Vakhmistrow, (although a victim of the Stalinist purge) continued to work on his projects, and in 1939 he finally resolved the delicate question of the retrieval of the fighters with the Z-7, where the fighters could return and suspend themselves to the "Mother Ship". However, this project was not accepted, because if this maneuver was deemed delicate for test pilots, it would be much more difficult for a less experienced pilot. During military operations, this concept would have been as dangerous for the enemies as for the users! At any rate, operation "Barbarossa" and the rapid German advance put an end to this project.
Vakhmistrow's initial idea, which was the defense of the heavy bombers with interceptors carried aboard a "Mother Ship" was not the only idea that he formulated. As early as 1935, he found another application for his concept although not as spectacular.
Taking into consideration the important payload capacity of the TB-3, as well as the moral necessity to permit the range limited fighter to easily rejoin their lines, he thought of applying his composite system for the defense of sensitive areas, such as the urbane or industrial agglomerations.
Consequently, the only solution for maintaining an efficient surveillance aloft in the mid-thirties was to keep an important fleet of fighters airborne by mean of a continual relief system. The composite developed for this project was the "Aviamatka" PVO, consisting of an assembly of no less than six aircraft! This configuration was successfully tested in November of 1935, the TB-3 "Mother ship" took off with two I-15s on top of its wings, and two I-16s suspended under its wings. Once airborne, a trapeze was deployed and the I-Z flown by Stepanchenok proceeded with the hook up. Vakhmistrov even studied a configuration, which assembled more aircraft taking turn for suspended hook up under the wings of the TB-3. Although the VVS was not enthusiastic with the Zveno, the Navy showed some interest, namely for the Aviamatka PVO composite project considering its use for the protection of its ships and Naval bases.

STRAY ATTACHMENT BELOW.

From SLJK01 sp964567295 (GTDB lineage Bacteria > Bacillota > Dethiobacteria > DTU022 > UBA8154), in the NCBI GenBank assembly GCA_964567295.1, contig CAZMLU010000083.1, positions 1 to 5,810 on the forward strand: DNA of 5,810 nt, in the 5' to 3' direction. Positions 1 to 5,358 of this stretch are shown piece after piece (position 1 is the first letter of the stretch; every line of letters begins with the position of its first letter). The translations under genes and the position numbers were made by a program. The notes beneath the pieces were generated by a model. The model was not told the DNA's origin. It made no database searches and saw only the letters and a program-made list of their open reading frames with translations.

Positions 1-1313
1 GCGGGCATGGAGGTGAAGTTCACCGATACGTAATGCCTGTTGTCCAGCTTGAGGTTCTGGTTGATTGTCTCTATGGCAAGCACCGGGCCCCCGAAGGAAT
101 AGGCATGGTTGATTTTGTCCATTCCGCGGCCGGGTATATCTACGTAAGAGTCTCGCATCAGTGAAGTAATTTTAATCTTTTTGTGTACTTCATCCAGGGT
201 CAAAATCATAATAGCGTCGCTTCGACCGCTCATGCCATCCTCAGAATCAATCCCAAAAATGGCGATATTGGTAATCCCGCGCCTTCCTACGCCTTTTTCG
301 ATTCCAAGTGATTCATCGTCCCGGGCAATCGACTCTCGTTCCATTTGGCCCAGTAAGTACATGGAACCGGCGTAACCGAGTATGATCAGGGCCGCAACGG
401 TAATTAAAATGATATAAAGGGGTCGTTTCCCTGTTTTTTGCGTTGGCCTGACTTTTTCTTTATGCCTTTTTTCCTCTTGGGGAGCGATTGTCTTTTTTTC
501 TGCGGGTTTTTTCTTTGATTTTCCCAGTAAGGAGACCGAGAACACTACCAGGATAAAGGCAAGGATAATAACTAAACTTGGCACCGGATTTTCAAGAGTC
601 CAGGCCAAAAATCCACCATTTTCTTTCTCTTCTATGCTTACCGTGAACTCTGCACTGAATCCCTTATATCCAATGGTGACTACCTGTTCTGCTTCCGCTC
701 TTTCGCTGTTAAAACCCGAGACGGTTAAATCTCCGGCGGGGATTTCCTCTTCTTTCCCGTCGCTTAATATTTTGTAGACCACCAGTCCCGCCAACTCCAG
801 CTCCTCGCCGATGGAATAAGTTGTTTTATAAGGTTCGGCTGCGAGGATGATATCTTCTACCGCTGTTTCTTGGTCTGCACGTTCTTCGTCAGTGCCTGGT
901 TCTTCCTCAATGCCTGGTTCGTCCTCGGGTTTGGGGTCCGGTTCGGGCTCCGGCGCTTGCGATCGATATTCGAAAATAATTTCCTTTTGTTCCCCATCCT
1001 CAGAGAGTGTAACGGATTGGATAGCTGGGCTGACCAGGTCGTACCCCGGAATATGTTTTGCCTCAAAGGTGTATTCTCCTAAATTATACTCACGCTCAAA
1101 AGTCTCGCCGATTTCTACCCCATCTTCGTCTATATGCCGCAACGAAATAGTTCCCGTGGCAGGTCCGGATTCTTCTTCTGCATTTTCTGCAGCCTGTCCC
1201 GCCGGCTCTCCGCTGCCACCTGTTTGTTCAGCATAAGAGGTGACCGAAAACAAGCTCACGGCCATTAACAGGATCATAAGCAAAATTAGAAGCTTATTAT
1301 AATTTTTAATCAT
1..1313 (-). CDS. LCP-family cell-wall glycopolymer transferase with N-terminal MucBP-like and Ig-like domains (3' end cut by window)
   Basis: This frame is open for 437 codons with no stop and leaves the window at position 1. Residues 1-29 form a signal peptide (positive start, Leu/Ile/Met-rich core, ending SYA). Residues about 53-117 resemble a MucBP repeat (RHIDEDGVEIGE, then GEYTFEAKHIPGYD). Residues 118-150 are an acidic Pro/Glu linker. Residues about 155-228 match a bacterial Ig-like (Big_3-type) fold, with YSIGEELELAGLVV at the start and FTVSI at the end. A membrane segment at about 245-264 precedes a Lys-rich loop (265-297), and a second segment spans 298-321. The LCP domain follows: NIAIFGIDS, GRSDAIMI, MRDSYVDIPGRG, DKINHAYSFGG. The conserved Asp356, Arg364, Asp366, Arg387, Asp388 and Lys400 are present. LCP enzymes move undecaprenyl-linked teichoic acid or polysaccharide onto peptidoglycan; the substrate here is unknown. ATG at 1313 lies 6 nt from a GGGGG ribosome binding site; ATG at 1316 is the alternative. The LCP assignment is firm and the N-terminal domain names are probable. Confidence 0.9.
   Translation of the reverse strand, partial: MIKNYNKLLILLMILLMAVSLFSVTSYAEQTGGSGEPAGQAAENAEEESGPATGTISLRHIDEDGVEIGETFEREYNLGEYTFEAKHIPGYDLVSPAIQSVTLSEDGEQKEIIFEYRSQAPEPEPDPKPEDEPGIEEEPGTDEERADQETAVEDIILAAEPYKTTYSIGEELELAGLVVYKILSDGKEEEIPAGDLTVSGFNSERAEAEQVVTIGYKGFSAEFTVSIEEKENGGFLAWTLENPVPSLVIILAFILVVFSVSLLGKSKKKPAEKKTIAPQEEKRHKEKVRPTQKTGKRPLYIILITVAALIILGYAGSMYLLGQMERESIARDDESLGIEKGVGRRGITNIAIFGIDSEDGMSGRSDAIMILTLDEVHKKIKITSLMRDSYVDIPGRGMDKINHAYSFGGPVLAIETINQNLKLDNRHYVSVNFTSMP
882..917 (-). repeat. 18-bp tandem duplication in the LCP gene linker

Zveno for offensive mission
The Zveno composites had been conceived for defensive missions but they were never used operationally. They were however finally used for attack missions.
The stubborn Vakhmistrov in 1936 proposed a different configuration, not as spectacular as the previous ones, but one with a different purpose. The parasite aircraft would no longer be fighters, but Polikarpov I-16s equipped with two 250-kilo bombs. In the spring of 1941, the tests of the composite Zveno-SPB (Fast dive-bombers) proved conclusive. After many setbacks, orders and counter-orders, and while the aircraft were based in the Crimea, it was decided to use them against the ports and refineries installations in Romania. To guarantee the return of the I-16 bombers, they were equipped with an auxiliary fuel tank.
The first operational mission of the composites took place on the 26th of July 1936, during which time two Zveno-SPBs released their four I-16s near the Constanza harbor. Interesting detail: the FLAK did not even attempt to shoot them down, their presence so far from their bases being so hard to believe. The operation's success therefore brought a repeated utilization of the Zveno against the pipelines, bridges, and miscellaneous terrestrial objectives.
By the end of October 1941, the arrival of the German Wehrmacht at the Evpatoria factory where the Zveno were assembled put an end to those missions. None the less, it should be noted that despite the experimental nature of the concept, the results were interesting. In 29 sorties, only three I-16s were lost (no TB-3 were ever lost) and the percentage of the target destroyed was very significant.
The Zveno were an interesting concept due to their varieties of diverse utilization starting with a Tupolev TB-3 decidedly used for many roles. Within the frame of the German "Mistel" concept, that airplane was even tested as a flying bomb loaded with 3500 kilos of explosive, and Tele-guided by another airplane flying at its side.
© Aérostories, 2001.